By Molly T. Marshall
One cannot be in Israel very long without encountering significant conversation about “the right of return” – the privilege of any Jew in the world to come to the modern State of Israel and claim citizenship.
Longing for home is one of the most inexorable urges of humankind. For a people that existed for centuries without a homeland, it is particularly poignant.
Two streams are part of Jewish identity: the longing to be a transcendent people who reflect their election by the God of the Exodus and the longing to be a nation like the other nations. The dialectic between these aspects of identity is both historic and enduring, and it continues to shape perspectives on the land.
I am here as a part of the Christian Leadership Initiative, studying at the Shalom Hartman Institute, a partnership with the American Jewish Committee. Fourteen scholars from across ecclesial and geographical lines in the United States are here to continue our learning about the Jewish experience through close study of texts, lectures and visiting varied sites.
It is a propitious time to be here, as Israel and Palestinians prepare for face-to-face peace negotiations to end the conflict that has marred this region since 1948. A two-state solution is surely desirable, and there is growing consensus for that arrangement. A thicket of details will be on the table, and many are hopeful that new agreements will offer both security and justice.
The progression of Zionism and the founding of the State of Israel are “complicated” – a favorite descriptor of the many factors that weave the present reality. In a sense, our cohort has been invited into an internal family dialogue about continuing issues of Jewish peoplehood. It speaks to the openness of these Jewish friends that they would trust American Christians to be good stewards of their insight.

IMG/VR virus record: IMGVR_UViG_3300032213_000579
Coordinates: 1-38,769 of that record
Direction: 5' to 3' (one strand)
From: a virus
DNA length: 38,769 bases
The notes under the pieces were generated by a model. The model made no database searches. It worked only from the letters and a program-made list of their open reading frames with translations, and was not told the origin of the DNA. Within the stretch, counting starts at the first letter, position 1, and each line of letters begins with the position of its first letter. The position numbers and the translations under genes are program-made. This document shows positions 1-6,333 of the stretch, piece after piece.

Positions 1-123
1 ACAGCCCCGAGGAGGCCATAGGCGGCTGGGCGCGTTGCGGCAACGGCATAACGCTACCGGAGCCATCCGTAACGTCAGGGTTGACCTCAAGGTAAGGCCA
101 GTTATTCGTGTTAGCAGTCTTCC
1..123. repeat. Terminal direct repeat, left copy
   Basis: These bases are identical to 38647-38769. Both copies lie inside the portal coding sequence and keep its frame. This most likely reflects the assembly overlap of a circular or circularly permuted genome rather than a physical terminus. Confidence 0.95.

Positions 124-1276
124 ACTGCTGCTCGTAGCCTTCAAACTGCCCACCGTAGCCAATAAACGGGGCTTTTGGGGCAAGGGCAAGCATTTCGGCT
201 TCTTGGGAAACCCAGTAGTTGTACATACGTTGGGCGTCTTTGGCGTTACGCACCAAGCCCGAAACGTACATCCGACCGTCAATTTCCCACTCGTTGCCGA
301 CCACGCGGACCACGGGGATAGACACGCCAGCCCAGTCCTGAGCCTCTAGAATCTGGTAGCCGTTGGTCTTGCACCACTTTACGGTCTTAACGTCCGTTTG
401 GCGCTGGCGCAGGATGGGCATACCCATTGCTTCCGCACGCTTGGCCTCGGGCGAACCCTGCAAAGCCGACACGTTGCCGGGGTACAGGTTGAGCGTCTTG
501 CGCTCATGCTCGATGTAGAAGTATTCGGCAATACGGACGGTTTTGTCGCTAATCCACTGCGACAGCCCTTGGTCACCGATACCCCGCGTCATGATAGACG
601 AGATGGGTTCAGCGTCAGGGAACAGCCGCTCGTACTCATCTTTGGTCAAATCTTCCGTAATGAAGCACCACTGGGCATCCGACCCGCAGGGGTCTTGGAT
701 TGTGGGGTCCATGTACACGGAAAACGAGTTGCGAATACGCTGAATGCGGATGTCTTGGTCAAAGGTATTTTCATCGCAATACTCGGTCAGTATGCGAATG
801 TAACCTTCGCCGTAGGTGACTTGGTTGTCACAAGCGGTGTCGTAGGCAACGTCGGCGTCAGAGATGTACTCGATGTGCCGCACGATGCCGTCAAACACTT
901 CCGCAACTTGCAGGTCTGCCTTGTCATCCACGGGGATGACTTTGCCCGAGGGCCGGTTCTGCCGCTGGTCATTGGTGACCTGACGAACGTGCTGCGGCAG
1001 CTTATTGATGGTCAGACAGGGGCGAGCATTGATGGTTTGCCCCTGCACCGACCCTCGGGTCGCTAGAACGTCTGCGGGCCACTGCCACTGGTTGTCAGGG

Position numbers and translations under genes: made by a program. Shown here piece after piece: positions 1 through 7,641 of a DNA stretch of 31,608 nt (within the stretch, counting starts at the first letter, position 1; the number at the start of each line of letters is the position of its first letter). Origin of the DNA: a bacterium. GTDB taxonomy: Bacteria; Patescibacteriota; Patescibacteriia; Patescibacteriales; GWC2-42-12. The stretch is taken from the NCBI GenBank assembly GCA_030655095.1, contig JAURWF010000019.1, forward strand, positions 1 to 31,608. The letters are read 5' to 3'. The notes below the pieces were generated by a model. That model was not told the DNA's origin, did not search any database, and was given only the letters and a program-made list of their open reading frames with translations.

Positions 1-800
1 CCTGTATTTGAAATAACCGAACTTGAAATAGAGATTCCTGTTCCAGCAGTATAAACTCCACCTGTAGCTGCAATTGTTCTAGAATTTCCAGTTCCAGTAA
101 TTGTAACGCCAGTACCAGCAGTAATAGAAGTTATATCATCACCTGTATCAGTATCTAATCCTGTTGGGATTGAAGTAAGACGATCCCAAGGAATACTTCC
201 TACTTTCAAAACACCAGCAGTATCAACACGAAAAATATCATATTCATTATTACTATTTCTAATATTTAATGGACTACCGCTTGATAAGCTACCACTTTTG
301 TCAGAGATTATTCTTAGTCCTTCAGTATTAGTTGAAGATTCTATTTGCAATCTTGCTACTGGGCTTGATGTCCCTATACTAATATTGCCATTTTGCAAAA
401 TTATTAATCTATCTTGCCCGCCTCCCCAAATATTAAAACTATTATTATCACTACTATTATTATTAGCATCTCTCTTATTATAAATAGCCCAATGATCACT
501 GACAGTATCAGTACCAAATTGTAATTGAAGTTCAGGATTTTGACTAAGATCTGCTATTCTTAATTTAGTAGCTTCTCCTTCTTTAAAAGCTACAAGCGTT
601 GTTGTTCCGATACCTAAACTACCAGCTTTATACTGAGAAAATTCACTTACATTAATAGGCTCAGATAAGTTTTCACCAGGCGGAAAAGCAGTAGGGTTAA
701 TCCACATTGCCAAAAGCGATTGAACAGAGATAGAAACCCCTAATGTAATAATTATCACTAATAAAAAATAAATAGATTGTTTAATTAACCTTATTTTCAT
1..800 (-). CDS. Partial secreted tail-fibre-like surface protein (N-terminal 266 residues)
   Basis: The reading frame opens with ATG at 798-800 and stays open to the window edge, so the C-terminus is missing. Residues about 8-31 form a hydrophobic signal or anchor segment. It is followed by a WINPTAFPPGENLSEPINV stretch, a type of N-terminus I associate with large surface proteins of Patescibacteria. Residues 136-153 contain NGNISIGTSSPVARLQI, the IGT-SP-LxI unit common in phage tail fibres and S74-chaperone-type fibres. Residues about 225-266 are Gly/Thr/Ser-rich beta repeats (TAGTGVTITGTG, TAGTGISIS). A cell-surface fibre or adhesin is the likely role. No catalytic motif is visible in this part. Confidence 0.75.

In our study, we are exploring the tension between two perspectives on “home.” Some do not believe that one can achieve the full Jewish identity without undergoing the challenge and complexity of actually living in the modern state of Israel. Others believe that the experience of diaspora – being away from the land either voluntarily or involuntarily – is the essence of Jewish life.
The first perspective, which can be voiced by either religious or secular Zionists, ties Jewish distinctiveness to this historic land. Longing for home is inscribed in the Haggadah of the Seder: “Next year in Jerusalem.” Having arrived in Eretz-Israel (the biblical delineation of the geography) and founding the nation in 1948 portend the beginning of the flowering of redemption, as many put it.
This project of crafting a Jewish homeland is barely 65 years old – very young as nations go. Further, as in biblical times, the land was not uninhabited as the Zionists began to arrive.
An Israeli Arab lecturer reminded us that his family had been here for 750 years (28 generations). These people were already at home, yet lost 72 percent of their property in the mapmaking of new neighbors, according to this version of recent decades. In their displacement, they are longing to return as well.
The second perspective draws from the prophetic tradition, enjoining the people of God to settle down, plant vineyards and seek the welfare of the city (Jeremiah 29:7) wherever the people have been scattered. And there are multiple examples of Jewish contributions to culture in the great cities opened up by the Roman Empire.
This perspective – albeit disputed – contends that there are lessons learned as a persecuted religious minority that shape the Jewish character. The vibrancy of the American Jewish culture demonstrates that diaspora Judaism can be an authentic expression.
The role of Torah differs in these competing visions. The first assumes that Torah commands that identity and the land are forever intertwined. The second argues that the Torah, the word of God, is the true dwelling of the people, their true home. The Torah has kept the people over the years, indeed, more than the land has.
All humans bear this longing for home, and it is an elusive quest. The human spirit transcends both geography and temporal spiritual pursuits. We were made for God and for community, and our restless hearts often miss the mediations of holy presence.
As a Christian theologian, I believe we also long for the “city not made with human hands.”